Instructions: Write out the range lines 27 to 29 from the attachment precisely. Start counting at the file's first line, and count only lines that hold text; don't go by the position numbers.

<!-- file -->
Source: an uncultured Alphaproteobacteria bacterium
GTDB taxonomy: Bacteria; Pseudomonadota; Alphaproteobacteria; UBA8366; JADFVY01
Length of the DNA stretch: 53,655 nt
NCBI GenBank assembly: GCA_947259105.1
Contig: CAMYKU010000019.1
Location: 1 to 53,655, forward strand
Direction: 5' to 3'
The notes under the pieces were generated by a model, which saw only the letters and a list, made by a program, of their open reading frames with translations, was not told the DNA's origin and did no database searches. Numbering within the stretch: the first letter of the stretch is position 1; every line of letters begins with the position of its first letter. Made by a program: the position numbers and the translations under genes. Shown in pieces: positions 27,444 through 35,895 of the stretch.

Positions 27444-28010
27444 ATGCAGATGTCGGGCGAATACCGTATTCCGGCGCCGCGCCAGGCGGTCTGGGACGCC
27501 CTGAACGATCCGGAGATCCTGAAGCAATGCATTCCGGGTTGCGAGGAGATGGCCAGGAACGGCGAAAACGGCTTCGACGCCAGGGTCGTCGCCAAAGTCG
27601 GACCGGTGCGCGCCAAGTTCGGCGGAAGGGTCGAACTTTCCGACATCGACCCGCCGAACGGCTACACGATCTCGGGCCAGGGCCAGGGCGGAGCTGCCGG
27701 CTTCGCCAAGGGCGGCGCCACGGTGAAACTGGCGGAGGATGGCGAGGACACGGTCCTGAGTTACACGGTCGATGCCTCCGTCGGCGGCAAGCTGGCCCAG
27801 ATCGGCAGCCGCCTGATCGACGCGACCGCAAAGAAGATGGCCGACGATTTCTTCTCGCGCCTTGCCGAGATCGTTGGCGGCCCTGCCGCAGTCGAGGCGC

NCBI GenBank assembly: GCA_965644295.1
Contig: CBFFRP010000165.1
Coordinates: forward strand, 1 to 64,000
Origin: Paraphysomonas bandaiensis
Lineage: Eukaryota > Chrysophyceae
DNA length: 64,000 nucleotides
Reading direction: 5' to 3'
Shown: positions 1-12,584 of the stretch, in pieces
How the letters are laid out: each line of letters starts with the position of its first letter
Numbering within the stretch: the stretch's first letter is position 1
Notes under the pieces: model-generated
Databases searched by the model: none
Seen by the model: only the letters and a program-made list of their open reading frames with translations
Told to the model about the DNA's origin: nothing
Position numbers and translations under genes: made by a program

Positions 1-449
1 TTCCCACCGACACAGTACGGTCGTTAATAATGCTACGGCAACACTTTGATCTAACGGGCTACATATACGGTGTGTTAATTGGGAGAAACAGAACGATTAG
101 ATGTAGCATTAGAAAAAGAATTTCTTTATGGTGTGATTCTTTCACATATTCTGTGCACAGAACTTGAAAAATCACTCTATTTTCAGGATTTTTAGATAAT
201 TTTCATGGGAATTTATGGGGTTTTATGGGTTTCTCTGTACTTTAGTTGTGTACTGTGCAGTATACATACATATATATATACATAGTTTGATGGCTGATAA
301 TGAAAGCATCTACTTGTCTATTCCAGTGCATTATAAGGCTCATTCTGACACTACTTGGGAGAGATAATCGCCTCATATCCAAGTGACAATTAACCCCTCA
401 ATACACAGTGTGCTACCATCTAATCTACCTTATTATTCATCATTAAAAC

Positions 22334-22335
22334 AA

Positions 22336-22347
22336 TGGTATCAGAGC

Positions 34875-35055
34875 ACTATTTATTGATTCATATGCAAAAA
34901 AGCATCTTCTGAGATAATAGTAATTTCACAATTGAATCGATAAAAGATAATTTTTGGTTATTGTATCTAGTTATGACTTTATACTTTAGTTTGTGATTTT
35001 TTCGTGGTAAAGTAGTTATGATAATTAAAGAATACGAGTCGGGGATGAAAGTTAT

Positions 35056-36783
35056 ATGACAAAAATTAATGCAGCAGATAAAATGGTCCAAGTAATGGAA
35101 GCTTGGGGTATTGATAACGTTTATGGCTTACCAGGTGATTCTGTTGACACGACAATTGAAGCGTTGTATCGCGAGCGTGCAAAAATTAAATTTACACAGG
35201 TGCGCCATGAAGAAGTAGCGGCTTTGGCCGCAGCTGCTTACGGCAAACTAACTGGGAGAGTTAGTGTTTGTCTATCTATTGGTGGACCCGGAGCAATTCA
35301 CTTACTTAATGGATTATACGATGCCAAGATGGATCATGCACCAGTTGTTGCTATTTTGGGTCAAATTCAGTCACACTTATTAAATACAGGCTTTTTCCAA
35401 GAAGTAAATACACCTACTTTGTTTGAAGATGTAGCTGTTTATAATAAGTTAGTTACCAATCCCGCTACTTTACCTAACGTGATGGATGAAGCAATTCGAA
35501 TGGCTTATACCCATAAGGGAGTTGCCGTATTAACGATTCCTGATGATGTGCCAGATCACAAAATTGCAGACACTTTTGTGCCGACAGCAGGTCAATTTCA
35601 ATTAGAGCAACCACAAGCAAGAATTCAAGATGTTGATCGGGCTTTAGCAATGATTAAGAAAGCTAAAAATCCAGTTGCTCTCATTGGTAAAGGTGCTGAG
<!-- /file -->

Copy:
Seen by the model: only the letters and a program-made list of their open reading frames with translations
Told to the model about the DNA's origin: nothing
Position numbers and translations under genes: made by a program